How we are perceived by our teams can have a dramatic effect on how engaged, empowered and inspired they become. 

For years I was a very well-respected project manager always trusted to be successful even in the most difficult circumstances.  

I was a lead from the front, with let's get it done together type of leader. I was very happy with my abilities and felt that I was on track to achieving my full potential.

If I am honest, though, I would say I loved the role of being the hero, coming in and saving the day, and getting the plaudits.

But in reality, it was that being a hero that was holding me back and was stopping me from reaching my full potential.

I realized this on a project I was brought in to lead where I didn't have any experience of the product we were implementing or the business sector that I was working in.

I had told the company that it was my leadership skills that had allowed me to be successful and that I could do that in any environment.  

They were desperate, so they agreed and hired me.

But in this particular role, I realized pretty quickly that I didn't know enough to be the hero, and my lead from the front style wasn't going to work. 

I needed a different approach. So instead of trying to be the hero, I decided to work on making the people in the team the heroes, it was my only choice as they were the experts in the product and the business sector we were working in not me.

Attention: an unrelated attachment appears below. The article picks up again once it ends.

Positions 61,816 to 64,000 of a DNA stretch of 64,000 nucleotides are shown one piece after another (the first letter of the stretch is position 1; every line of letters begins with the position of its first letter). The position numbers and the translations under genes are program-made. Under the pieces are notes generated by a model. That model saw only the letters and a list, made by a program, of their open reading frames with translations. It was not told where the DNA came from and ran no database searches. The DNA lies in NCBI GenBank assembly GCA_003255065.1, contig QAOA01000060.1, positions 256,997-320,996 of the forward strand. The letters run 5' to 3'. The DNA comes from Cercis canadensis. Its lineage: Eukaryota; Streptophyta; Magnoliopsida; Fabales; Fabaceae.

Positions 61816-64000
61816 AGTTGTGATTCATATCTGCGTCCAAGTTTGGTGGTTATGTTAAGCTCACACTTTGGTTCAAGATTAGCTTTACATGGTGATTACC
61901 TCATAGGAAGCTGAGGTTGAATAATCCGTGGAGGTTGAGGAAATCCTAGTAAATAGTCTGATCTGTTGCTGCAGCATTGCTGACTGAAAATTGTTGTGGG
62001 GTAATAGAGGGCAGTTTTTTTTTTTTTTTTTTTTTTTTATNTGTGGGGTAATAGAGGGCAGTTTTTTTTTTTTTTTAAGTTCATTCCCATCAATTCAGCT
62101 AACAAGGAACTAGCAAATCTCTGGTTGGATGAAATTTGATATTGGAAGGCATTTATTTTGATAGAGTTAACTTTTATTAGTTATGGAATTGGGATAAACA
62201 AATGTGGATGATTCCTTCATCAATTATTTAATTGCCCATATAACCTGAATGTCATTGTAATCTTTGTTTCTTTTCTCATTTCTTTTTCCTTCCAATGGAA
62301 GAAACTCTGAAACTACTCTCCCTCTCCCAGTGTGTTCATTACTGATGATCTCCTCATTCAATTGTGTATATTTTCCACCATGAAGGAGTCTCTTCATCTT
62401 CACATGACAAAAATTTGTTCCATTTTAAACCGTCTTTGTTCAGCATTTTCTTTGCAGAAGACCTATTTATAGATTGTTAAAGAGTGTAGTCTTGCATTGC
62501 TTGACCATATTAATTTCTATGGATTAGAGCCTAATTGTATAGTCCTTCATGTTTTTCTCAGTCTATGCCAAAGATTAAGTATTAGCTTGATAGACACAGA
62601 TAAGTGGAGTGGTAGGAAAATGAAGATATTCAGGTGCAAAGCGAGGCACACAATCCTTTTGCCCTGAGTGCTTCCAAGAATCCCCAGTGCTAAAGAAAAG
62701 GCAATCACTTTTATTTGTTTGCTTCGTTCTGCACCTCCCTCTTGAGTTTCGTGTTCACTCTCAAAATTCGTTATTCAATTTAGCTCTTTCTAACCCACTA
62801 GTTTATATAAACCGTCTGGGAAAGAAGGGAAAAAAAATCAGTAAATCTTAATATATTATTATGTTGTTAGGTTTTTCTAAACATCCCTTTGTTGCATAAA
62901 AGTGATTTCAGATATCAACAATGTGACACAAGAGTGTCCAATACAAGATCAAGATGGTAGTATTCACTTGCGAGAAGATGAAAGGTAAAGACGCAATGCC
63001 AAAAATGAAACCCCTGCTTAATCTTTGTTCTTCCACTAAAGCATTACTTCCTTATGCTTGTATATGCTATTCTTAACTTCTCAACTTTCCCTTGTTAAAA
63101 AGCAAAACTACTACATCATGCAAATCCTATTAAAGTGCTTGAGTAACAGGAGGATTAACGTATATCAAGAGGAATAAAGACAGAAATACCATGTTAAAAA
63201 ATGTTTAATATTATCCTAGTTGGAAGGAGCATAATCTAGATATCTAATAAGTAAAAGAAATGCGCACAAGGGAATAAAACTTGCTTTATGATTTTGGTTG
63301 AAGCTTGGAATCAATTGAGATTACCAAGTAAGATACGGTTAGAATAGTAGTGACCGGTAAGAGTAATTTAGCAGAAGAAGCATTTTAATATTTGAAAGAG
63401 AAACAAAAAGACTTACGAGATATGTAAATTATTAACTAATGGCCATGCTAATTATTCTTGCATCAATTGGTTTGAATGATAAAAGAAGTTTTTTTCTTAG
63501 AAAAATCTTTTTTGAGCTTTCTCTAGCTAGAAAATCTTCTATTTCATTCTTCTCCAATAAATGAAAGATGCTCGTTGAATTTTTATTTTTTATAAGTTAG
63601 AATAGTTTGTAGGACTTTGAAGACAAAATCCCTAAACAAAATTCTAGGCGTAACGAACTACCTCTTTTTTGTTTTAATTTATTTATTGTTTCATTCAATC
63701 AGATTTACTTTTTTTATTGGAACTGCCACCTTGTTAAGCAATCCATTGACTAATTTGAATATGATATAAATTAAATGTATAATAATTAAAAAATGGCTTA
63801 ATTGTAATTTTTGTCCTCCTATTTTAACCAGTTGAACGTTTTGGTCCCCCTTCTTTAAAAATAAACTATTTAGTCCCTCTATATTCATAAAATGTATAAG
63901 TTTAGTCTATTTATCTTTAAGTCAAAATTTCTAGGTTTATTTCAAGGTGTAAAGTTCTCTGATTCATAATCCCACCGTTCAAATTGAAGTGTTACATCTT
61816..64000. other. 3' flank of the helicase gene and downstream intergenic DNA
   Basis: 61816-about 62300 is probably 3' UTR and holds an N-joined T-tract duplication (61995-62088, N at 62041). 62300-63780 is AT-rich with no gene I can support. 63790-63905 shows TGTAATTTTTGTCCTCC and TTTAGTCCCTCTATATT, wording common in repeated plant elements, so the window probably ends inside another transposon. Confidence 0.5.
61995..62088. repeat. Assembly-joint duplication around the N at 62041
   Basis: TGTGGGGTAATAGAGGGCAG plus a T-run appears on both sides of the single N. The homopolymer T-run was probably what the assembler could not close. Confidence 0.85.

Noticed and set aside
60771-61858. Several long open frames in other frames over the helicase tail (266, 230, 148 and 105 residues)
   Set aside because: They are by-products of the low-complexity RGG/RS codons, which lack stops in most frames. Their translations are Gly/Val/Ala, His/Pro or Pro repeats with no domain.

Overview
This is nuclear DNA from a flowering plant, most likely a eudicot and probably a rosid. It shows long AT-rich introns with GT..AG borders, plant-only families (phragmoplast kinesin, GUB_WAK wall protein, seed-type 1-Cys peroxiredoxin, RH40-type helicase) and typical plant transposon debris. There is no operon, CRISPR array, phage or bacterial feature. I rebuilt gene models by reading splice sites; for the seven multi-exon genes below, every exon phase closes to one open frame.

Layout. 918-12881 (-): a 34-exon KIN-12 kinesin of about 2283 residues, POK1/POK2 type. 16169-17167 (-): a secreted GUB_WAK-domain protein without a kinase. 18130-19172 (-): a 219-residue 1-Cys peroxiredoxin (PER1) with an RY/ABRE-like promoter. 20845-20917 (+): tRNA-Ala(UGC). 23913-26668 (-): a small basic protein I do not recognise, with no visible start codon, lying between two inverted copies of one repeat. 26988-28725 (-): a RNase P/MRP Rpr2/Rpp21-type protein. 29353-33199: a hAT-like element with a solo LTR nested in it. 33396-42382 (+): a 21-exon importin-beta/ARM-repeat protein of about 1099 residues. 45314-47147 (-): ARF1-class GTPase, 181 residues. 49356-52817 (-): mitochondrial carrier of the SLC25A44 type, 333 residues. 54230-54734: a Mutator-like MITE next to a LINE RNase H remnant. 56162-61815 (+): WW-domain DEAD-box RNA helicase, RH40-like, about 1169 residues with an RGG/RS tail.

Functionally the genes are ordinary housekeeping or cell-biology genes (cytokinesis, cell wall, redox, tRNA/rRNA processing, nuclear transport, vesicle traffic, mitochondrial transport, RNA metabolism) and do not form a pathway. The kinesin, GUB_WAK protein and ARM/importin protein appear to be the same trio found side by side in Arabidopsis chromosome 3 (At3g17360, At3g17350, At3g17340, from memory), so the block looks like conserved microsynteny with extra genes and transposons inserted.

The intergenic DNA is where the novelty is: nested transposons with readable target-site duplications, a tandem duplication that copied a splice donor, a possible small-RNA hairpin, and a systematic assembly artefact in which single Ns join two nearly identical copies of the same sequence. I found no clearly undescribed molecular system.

I just need to step back give them the opportunity to thrive.

The transformation was unbelievable.  

Once I started to show people that I believed in them, that I saw them as heroes who can get the job done, they became much more engaged and empowered, and productivity just soared. 

This was eye-opening for me, and it was a perspective that I don't believe I would have arrived at had it not been forced upon me, or at least it wouldn't have been something that I embraced as strongly. 

Since that project this has been my leadership modus operandi, to try and make everyone who works with me feel like they are the hero.

This was the change that catapulted my career. 

There were many benefits, not only was I able to achieve great results, but I was also able to lead much larger teams and take on bigger opportunities as I was no longer a limiting factor. 

It also made me a much more attractive leader. People wanted to come and work for me because they could see the opportunities and personal growth they could experience, and companies wanted me to work with because of the great results that were being achieved,

The change from being the hero to making others the hero can be a difficult path to take.  It requires us to step back, to give others the opportunity, and to share our power, and I have seen many leaders who were reluctant to do it.

But if you want to achieve your full potential, then you need to give up the need to be the hero and look to cultivate the hero in everyone who works for you.

Alexander the Great said, "I'm not afraid of an Army of Lions led by a Sheep; I'm afraid of an Army of Sheep led by a Lion." 

While I understand his sentiment, I am sure he would have been more afraid of an Army of Lions led by a Lion!